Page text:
I know what you are thinking… you are stuck paying student loans each month, you might as well rack up some credit card rewards in the process. Unfortunately, it isn’t that easy.
Like most rent payments, student loan payments typically have to be made by check or by an electronic withdrawal from your bank account. Aside from a few exceptions we will discuss later, you won’t be able to use your credit (or debit) card to pay your student loan bills.
Why can’t I use my credit card or debit card?
Suppose you have a monthly payment of $300 on your student loans. From your perspective whether you make the payment from your checking account or credit account you are still spending the same $300. However, this is not the case from the student lender side. If they accept your credit card, they will have to pay the credit card company a transaction fee that normally runs around 2%. This means that instead of collecting $300, they would collect $294. Over the course of a year that means the student loan company would lose out on $72. Now imagine that little loss, but multiplied by the many thousands of borrowers.
What are the exceptions?
Some credit card companies will let you write a check against your credit card account. From the lender perspective, it is the same as a personal check so they will accept it. However, these checks normally don’t earn any reward points, so there isn’t much of an advantage… In fact, you might end up running into balance transfer fees if you are not careful. And if you are doing it because you don’t otherwise have the money, you are setting yourself up for a very messy situation. Turning student loan debt into credit card debt is just making a difficult problem even worse.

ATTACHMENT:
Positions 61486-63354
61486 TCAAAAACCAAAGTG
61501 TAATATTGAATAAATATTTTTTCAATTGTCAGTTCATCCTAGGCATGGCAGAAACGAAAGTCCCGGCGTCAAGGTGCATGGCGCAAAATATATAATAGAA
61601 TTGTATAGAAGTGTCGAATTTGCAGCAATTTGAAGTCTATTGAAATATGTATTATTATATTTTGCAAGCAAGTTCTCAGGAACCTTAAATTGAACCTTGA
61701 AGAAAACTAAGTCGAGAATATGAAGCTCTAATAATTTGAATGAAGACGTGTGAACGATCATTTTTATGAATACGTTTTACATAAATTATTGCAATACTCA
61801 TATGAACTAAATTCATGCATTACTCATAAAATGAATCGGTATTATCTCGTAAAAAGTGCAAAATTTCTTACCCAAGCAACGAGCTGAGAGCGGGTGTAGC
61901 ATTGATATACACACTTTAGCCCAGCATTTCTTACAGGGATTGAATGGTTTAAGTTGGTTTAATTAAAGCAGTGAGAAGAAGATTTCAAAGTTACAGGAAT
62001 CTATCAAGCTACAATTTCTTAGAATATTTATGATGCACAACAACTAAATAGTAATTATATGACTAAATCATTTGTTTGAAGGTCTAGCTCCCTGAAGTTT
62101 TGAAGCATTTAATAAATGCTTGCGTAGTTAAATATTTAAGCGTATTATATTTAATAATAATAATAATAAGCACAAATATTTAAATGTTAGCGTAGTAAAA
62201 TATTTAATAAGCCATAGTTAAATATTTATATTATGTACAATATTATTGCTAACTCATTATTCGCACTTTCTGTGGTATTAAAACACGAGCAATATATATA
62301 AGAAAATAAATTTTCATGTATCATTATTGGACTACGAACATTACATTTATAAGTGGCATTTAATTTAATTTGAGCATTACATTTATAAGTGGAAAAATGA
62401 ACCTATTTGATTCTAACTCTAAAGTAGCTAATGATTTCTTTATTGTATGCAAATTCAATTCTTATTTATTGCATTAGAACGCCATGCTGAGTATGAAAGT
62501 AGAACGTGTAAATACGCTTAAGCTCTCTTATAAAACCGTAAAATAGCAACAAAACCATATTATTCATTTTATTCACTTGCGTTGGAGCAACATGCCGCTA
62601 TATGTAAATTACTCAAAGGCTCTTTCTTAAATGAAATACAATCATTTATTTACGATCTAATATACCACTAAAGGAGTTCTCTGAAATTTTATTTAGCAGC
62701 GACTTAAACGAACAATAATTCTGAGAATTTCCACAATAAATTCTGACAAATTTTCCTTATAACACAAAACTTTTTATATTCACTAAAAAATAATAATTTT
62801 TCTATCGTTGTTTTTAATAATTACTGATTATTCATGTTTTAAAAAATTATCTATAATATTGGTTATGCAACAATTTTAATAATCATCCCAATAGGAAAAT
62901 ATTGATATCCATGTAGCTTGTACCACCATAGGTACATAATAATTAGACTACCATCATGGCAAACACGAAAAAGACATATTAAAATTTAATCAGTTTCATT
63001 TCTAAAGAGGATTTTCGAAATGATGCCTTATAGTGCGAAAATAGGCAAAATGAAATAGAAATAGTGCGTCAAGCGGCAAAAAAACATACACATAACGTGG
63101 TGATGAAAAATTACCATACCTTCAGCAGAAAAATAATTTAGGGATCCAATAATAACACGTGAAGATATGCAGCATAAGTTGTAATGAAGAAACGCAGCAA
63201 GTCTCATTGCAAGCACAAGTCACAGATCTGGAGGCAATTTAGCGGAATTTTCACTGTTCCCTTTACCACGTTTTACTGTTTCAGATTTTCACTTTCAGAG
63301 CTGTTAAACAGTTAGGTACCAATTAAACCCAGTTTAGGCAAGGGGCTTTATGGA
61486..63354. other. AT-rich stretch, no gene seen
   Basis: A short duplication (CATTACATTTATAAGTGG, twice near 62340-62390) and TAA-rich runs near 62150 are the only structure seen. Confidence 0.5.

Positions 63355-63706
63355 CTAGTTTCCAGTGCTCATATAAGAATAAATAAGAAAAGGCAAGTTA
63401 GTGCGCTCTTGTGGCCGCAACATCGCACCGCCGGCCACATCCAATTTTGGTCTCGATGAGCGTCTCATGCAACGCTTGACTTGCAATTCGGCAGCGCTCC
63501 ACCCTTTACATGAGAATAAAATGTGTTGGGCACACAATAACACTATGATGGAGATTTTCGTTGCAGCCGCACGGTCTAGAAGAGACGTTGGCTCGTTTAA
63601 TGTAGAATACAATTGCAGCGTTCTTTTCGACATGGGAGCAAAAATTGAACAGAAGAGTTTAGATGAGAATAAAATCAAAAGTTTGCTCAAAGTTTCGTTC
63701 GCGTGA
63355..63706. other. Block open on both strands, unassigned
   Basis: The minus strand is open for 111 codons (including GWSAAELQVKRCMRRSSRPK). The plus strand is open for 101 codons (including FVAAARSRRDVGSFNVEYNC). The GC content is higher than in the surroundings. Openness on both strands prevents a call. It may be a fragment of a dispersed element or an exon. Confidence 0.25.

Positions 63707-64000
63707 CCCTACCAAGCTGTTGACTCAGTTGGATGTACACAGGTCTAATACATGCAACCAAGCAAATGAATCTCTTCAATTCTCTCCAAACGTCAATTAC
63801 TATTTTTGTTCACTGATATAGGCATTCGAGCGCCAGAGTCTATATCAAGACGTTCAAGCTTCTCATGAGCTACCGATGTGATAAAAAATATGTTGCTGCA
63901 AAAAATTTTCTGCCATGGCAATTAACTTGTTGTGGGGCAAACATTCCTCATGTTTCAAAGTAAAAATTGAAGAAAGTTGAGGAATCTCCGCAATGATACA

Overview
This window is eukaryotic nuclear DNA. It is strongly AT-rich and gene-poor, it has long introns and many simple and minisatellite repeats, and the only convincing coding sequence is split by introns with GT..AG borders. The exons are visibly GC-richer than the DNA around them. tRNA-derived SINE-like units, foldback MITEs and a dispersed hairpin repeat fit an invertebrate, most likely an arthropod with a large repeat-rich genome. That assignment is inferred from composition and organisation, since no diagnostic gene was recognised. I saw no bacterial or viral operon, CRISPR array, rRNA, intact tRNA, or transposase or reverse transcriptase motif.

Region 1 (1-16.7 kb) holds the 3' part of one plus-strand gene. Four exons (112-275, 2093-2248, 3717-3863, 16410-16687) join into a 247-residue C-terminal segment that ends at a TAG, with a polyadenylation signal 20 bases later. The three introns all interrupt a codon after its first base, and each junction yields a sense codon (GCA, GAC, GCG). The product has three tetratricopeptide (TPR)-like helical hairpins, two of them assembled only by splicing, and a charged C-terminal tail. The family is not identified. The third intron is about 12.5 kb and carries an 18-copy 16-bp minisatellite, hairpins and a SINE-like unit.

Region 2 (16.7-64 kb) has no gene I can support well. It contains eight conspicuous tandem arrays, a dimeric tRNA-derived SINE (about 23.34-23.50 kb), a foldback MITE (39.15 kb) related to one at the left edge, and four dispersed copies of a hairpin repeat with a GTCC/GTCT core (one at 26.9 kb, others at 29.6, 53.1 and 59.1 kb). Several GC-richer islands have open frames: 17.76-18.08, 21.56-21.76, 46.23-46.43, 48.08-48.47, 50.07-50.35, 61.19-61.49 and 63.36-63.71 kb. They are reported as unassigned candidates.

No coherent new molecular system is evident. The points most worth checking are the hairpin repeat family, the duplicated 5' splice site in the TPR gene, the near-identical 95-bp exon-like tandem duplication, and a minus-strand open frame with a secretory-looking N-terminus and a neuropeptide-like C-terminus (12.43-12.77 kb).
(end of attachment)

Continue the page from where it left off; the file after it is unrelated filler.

Another conceivable exception would be to take a cash advance on your credit card. However, like the check against your credit card, this is a dangerous option. Cash advances also can carry a higher APR and have fees associated with them.
The final exception would be for people who are delinquent or in collections. While company policy for your student loan lender may be to not accept credit card payments, if they think that they only way they are going to see any money is to accept a credit card, they might budge. Again, this approach is not advisable. Playing chicken with your student loans is dangerous, and it certainly isn’t worth it if you are just trying to score a few extra reward points.
Can paying off my student loans with my credit card work for me?
Probably not. Both student loan lenders and credit card companies are in business to make money. They have teams of lawyers skilled at the art of fine print and keeping an extra percent whenever they can get it. Trying this approach will likely leave you disappointed and more poor. Turning student loan debt into credit card debt is a dangerous trade and almost never in the interest of the borrower.
[Update 1/18/15]… A new exception to the rule!
We have learned of one additional exception to the no credit card payment rule on student loans. Some lenders now provide this option for electronic payments made online. The problem here is that there is a transaction fee associated with these payments. The fee will almost always end up costing your more than the benefit you get from your rewards card.